But Jesus’ challenge goes far beyond even this. The talent itself served as a measure of money in its time, equal to about 6 thousand denarii (a single denarius equaled about a day’s wages for the typical worker), so the sum of money being spoken of is nearly incomprehensible to the folks who were listening to Jesus. And such a huge sum was probably being used in this parable to mean “immeasurable” wealth. This is precisely what Christians are entrusted with even today (immeasurable Kingdom wealth), but the measure has little to do with money itself. It has to do with ANYTHING we’ve been entrusted with by the Lord to do, as the parable points out, “profitable” things for the Master.

In the parable those who used Kingdom money for Kingdom things showed a positive return of the Master’s investment. Having shown themselves trustworthy with so relatively “little”, they were each then entrusted with even more than the “immeasurable” worth of the talents they had started with. However, the one who buried his talent (in parable-speak, kept it to himself and did nothing for the Kingdom) was cast out as “useless” to the Master and to His Kingdom.

One might suggest that the one who did nothing should not have been so severely punished because he didn’t “do” anything evil, but we must remember that doing nothing for the Lord is anti-Lord because Kingdom people are “doers” of the Word (James 1:22). Kingdom people cannot sit idly by while a government, our government, attempts to fool people into believing that it is games of chance that will enhance our lives and serve as our educational “salvation” rather than solid policies that encourage hard work, discipline, and sound investment in an economy in which people can do and provide not only for themselves but also for the society in which we all live.

We cannot afford to be taken in by something that appears to hold promise but is actually an abyss into which we must not fall. Gambling in any form provides nothing positive for our society, and it is a bottomless pit for the faithful. Gambling may indeed be a worldly reality with which we must contend, but it is not a fruit-bearing tree of the Kingdom of Heaven.

It is important that we be mindful of our social obligations in the context of biblical principles, especially in avoiding being part of actively creating that dreaded “stumbling block” that does far more harm to the weak among us than it will ever produce anything positive. The risk is far greater than the reward which, according to reasonable odds and statistics, will never be seen.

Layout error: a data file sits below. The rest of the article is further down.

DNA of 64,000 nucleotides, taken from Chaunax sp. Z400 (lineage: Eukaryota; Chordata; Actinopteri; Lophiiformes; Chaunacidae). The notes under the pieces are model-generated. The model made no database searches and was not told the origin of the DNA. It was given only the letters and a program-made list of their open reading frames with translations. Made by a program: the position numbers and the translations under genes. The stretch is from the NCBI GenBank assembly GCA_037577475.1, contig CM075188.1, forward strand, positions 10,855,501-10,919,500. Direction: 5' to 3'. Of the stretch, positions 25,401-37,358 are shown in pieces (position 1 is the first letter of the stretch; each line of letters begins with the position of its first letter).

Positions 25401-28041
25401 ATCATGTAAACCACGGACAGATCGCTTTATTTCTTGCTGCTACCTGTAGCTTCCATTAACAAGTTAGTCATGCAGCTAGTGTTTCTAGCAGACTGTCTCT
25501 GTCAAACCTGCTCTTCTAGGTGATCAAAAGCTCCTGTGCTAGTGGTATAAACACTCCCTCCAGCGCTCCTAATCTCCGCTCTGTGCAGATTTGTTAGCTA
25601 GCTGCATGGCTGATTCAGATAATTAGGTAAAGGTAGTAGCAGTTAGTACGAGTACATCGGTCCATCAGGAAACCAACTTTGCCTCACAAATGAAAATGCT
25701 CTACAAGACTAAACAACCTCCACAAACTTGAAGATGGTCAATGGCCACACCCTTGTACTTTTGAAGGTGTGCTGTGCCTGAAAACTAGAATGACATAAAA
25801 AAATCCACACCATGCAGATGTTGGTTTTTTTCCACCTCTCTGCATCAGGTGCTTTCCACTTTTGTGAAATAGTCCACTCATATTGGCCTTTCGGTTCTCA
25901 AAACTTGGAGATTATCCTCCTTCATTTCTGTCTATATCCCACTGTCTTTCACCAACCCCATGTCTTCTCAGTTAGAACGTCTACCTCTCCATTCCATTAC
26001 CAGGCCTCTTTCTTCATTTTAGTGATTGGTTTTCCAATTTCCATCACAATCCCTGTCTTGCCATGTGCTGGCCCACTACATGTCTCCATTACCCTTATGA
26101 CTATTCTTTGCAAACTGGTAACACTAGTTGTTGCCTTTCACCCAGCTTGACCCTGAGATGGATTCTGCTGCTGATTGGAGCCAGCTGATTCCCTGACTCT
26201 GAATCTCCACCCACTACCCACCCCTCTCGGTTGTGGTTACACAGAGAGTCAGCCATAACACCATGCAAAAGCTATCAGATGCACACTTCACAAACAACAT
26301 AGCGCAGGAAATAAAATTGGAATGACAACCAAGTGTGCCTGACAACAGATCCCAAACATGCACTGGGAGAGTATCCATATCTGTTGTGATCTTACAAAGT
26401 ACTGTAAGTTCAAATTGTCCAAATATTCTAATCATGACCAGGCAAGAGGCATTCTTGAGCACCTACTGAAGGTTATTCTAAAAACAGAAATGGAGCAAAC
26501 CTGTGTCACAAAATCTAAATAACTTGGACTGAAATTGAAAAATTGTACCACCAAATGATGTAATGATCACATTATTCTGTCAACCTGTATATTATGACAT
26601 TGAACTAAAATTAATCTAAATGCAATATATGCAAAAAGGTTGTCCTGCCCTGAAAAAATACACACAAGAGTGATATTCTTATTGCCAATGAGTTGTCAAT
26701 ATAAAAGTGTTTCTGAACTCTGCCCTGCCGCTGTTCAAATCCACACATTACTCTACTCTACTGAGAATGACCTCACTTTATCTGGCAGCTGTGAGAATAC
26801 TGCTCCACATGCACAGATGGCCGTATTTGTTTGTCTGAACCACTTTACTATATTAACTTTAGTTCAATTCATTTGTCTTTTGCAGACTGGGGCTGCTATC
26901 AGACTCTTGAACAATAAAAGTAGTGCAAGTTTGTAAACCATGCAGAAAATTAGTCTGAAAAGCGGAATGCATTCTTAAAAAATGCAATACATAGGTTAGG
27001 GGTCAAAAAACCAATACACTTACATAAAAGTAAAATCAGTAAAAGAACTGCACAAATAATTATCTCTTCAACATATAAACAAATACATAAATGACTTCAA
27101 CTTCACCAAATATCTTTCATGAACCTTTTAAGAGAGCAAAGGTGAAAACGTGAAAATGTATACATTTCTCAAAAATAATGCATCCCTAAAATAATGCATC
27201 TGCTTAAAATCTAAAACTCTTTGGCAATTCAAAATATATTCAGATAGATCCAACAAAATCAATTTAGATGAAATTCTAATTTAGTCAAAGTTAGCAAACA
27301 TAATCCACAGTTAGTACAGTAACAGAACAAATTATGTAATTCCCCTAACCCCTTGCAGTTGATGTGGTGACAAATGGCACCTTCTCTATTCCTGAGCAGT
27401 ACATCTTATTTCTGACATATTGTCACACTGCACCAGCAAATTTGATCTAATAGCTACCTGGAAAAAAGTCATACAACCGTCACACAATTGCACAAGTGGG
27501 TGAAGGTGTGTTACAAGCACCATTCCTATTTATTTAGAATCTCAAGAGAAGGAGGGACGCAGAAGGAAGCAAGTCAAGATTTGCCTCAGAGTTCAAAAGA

Everything in His Name. Amen.

1 comment:

Seven Star Hand said...

Hello Michael,

Consider how money, religion, and politics are inseparable because of the inescapable trap (bottomless pit) they form. The conceptual and physical aspects of the world's currencies and monetary systems creates an endless loop. The math of debt-based money forms a debt generating engine that creates a true virtual vortex that is in fact, purposeful slavery by proxy.

The symbolism of the bottomless pit refers both to an ancient trap (pit) and to its associated deceptions, hence the inability to "get to the bottom of it." We are all trapped in a web of deception woven with money, religion, and politics. The great evils that bedevil us all will never cease until humanity finally awakens, shakes off these strong delusions, and forges a new path to the future.

Furthermore, money, religion, and politics are each purposeful logic traps and delusions that present themselves as myriad deceptive lures that are always illusions that can’t be attained or maintained. It’s a well-sculpted shell (and shill) game rigged so most lose while the Vatican and its secret society cohorts (those atop the pyramid) continue to win. Once humanity understands that they are laboring under imposed delusions and finally understands the truth, the power of the illusion will vanish into thin air, just like the darkness does when the lights are turned on, and like smoke does when a strong wind blows.

A little light for dark times...

It's no wonder the Vatican and its many cohorts fear the truth more than anything else.